Luxury brands make a play for Africa
Sub-Saharan Africa is a promising market for luxury goods as urbanisation‚ economic development and increased affluence among the expanding middle class drive growth across the sector.
The region is experiencing the globe’s second-fastest economic growth‚ after Asia Pacific‚ and between 2008-2013 the luxury goods sector grew 35%‚ the Global Powers of Luxury Goods report by professional services firm Deloitte said on Wednesday.
Rodger George‚ Africa leader for consumer business at Deloitte said urbanisation had led to more people becoming aspirational and having the money to back those aspirations.
Although significant risk remained in emerging markets‚ and growth was from a low base‚ the appetite for luxury goods in these markets was burgeoning.
“We expect luxury goods market growth in developed economies to pick up speed for the rest of this year. And for those emerging markets that have not accumulated too much debt‚ like much of sub-Saharan Africa‚ the long-term outlook is certainly positive‚” Mr George said.
SA and Nigeria are regarded as the region’s emerging markets‚ and rising purchasing power has seen brands make a move for the continent.
Ermenegildo Zegna‚ purveyors of made-to-measure suits for Hollywood stars such as Tom Cruise and George Clooney‚ opened a store in Lagos last year‚ and it has three more in the pipeline.
Hugo Boss also has an outlet in the vast city and Prada is expected to follow suit.
Mr George said that while there was a lot intra-African shopping being done through South Africa‚ “you do have situations where for people in Nigeria the UK is closer and there is also a wider range of luxury goods than in SA”.
Based on data collected on tax-free shopping in the UK‚ Nigerians are among the top global spenders.
In addition to shopping in South Africa‚ the east African market tends to also buy in Dubai‚ Mr George said.
“While South Africa has some luxury brands and more are opening‚ the traditional luxury centres like Paris and London are the big attraction for Africans‚” he said.
Aspirations to expand are‚ however‚ being capped by the lack of suitable real estate and quality shopping centres in most of Africa’s up-and-coming powerhouses.
“Luxury manufacturers like to own as much of the supply chain as possible so they can secure quality and pricing. To own that whole chain in Africa might be difficult‚ logistically. Also the practicalities of opening up a shop in a foreign country where you haven’t got a local partner is quite difficult‚ so some will look at the franchise model‚” Mr George said.
South Africa‚ with its array of malls‚ remains the continent’s most developed luxury retail sector. Although its economy has slowed‚ demand for designer trappings among locals remains robust.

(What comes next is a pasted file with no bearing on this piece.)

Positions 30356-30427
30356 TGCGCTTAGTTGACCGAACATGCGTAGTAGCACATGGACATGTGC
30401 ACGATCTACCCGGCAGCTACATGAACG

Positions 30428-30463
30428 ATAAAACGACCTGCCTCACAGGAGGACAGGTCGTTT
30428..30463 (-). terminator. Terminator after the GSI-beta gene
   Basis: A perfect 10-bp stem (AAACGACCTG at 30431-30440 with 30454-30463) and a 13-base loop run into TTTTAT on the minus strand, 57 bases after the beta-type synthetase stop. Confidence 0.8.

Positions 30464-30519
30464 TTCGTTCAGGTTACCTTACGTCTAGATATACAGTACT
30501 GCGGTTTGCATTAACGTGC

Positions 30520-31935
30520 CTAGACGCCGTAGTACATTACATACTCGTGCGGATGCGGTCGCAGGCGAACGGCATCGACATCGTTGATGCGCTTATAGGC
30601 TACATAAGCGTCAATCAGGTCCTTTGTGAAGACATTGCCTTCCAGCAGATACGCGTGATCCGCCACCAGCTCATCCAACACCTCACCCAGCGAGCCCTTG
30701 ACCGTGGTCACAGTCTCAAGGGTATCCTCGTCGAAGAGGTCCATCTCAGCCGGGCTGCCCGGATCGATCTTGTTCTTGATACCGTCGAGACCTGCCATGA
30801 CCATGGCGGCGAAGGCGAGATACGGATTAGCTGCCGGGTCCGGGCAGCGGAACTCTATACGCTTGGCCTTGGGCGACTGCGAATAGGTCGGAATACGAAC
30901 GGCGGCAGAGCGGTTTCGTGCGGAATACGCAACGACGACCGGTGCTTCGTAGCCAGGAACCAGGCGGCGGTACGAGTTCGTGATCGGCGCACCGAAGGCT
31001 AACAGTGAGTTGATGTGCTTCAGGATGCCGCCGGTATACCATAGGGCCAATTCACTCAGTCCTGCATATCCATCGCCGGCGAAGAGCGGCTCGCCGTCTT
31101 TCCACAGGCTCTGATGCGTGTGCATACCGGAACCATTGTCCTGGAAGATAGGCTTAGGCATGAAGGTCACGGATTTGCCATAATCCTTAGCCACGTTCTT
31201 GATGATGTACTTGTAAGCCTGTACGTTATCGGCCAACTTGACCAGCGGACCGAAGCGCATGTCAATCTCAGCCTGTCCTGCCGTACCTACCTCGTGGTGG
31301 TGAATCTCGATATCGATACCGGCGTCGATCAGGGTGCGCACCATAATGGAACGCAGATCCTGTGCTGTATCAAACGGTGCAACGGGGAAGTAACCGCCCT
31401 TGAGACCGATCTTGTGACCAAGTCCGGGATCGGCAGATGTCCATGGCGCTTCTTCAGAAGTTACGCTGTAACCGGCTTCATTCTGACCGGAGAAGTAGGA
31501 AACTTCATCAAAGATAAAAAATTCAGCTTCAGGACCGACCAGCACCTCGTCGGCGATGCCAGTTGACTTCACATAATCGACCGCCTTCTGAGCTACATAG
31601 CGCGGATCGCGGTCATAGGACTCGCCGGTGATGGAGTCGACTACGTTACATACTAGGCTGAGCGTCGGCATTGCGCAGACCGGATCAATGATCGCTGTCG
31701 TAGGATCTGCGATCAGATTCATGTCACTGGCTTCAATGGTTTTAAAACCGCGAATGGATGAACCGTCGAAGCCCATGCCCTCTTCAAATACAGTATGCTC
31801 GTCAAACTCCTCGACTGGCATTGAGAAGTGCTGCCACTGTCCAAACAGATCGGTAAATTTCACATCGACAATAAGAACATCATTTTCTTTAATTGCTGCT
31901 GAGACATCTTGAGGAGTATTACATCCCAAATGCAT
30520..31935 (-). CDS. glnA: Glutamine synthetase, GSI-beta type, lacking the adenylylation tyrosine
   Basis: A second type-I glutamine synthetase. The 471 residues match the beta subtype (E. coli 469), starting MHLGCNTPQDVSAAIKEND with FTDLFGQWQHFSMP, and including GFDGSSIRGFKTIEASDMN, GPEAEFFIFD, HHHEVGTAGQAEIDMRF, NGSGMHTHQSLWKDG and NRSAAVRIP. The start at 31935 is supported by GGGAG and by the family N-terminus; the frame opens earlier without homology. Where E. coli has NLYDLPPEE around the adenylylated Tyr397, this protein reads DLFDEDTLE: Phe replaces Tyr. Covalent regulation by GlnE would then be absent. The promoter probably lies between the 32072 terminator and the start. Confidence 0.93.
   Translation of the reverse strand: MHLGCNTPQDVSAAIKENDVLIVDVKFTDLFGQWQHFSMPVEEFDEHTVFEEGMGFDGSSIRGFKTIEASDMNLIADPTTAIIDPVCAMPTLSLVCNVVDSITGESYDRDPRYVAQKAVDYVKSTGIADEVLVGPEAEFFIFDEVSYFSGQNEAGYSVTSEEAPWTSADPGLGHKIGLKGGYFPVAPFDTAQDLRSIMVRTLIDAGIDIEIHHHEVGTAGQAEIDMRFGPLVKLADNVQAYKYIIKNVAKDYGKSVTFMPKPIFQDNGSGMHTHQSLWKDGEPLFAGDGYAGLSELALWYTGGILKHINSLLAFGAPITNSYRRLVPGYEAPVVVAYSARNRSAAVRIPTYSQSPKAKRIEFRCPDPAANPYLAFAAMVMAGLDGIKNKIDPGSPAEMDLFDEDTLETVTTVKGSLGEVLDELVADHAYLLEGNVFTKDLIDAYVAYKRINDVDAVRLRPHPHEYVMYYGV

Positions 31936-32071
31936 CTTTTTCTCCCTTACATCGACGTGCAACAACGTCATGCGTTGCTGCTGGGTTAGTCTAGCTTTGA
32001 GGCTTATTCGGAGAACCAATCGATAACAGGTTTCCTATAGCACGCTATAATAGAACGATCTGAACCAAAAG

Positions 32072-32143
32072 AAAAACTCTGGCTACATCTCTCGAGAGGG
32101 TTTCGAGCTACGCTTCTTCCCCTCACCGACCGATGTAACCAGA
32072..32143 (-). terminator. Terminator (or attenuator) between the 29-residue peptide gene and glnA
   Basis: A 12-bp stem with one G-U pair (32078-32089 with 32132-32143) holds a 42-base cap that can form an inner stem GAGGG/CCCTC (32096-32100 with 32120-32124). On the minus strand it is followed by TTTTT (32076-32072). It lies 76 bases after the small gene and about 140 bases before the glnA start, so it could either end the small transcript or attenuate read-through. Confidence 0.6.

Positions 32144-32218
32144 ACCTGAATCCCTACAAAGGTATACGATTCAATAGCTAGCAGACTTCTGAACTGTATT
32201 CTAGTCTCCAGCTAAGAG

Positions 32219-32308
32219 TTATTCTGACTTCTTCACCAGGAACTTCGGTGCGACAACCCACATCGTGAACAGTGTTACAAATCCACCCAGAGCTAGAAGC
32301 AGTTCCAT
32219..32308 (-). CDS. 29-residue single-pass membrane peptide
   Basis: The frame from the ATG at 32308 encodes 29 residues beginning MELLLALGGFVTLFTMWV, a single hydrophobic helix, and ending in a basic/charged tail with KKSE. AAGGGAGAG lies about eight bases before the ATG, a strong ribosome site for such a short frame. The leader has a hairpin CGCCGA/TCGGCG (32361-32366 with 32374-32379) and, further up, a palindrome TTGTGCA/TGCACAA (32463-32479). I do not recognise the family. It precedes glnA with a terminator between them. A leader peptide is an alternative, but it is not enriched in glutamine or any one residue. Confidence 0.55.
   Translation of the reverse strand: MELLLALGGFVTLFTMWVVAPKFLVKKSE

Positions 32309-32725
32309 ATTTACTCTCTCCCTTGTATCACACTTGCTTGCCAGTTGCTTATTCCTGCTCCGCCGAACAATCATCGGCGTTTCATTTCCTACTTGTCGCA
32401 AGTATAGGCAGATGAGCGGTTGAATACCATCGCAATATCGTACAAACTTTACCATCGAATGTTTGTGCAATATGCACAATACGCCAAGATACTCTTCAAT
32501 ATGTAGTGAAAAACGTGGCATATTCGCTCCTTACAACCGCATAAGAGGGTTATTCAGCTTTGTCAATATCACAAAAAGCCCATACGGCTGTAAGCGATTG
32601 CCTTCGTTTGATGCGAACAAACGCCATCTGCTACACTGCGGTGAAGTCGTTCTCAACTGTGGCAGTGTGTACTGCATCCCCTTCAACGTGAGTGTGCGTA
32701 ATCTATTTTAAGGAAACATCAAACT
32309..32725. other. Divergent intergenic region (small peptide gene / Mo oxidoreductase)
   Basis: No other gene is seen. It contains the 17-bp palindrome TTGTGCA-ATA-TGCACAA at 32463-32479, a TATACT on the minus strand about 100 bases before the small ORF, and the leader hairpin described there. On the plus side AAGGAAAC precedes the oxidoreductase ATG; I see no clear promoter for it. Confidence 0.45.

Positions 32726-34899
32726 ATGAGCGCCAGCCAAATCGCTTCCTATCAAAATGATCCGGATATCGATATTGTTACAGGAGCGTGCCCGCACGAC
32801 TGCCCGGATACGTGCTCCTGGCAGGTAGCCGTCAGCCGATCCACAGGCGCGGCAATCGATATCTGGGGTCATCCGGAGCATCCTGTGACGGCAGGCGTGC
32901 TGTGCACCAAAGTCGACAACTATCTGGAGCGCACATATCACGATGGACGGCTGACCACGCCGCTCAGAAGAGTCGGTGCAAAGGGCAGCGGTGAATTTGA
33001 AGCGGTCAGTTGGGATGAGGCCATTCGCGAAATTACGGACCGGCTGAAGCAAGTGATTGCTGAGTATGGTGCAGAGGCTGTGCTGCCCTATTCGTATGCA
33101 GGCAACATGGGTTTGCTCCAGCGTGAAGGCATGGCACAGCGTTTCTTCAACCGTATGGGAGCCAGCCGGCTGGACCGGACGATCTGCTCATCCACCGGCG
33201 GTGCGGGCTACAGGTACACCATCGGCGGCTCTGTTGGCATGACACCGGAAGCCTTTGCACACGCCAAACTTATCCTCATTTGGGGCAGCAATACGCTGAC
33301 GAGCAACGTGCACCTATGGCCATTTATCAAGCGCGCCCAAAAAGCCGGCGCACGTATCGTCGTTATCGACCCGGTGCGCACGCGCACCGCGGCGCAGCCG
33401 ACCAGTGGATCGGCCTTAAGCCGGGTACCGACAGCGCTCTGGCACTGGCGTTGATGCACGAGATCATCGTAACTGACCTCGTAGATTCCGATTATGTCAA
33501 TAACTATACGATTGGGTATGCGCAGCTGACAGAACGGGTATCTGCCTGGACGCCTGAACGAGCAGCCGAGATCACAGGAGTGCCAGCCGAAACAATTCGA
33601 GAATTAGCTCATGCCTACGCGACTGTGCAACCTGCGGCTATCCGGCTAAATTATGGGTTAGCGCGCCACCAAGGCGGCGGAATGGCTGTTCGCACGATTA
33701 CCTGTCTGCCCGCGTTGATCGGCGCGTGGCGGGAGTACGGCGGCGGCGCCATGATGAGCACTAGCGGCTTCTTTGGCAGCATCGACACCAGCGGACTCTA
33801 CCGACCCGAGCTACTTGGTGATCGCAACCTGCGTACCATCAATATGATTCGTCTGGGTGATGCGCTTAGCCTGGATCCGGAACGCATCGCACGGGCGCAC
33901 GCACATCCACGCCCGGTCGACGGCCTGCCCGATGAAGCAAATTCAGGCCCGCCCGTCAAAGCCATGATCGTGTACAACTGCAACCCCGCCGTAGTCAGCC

An indicator of this was the automotive market in South Africa‚ which witnessed notable growth for Porsche and Maserati purchases‚ the report said.
“In South Africa‚ the luxury sector is quite resilient… people buy these goods because they want to and because they can afford to‚ not because they need to.
“A lot of the hardships are being faced by interest-rate sensitive people‚ those paying off bonds and cars — who are also portion of the luxury buyers — but the real upper-end luxury stuff is being bought by those that have a lot of wealth at their disposal‚” Mr George said.
Research by WealthInsight shows South Africa has about 47‚464 high net worth individuals (people with assets in excess of $1m) with a cumulative worth of $200bn.
The relatively large number of high-income earners have already attracted brands such as Cartier‚ Louis Vuitton‚ Burberry‚ Gucci‚ Montblanc and Salvatore Ferragamo. More are set to make a splash at exclusive Johannesburg malls‚ such as Sandton City and Hyde Park Corner‚ where luxury goods labels tend to be concentrated.
A study by US-based Bain & Co earlier this year revealed that the South African market was “outperforming expectations” for personal luxury goods such as handbags and beauty products‚ with anticipated growth of 3%-5% this year — slightly above Europe’s 2%-4% and on par with Asia Pacific.
Liberty Group and Pareto‚ the owners of Sandton City‚ are reconfiguring space in the up-market centre to create Diamond Walk — a R200m thoroughfare between the mall and the five-star Sandton Sun Hotel. Brands such as Jimmy Choo and Alexander McQueen are expected to be part of the lavish extension‚ due to open next year.
Mel Urdang‚ Liberty Properties director of retail and leasing‚ said that since the 2010 World Cup‚ South Africa’s attractiveness had grown and that a growth slowdown in Asia meant Africa as a whole was looked at more closely‚ with South Africa the primary point of entry.
Hyprop’s Hyde Park Corner will have new entrants such as Emporio Armani‚ Versace‚ Paul Smith‚ Jigsaw and Longchamp by November.
According to Fflur Roberts‚ head of luxury goods research at Euromonitor‚ Africa is a continent to watch.
“It’s becoming more attractive to investors thanks to strong growing consumer markets… South Africa is already an important market for luxury goods with its large population of high-income earners.
“When we talk of sub-Saharan countries‚ we generally don’t include South Africa because compared to the other emerging markets it is too advanced. However‚ there is still a lot of room… many of the luxury brands do not operate there (South Africa) and if they do‚ on a very small level.
“It’s definitely an area where luxury brands will be looking to move into‚” she said in a webinar (online seminar).
Rising affluence and a clamour for brand names had also made Algeria a major market for luxury goods players‚ Euromonitor said.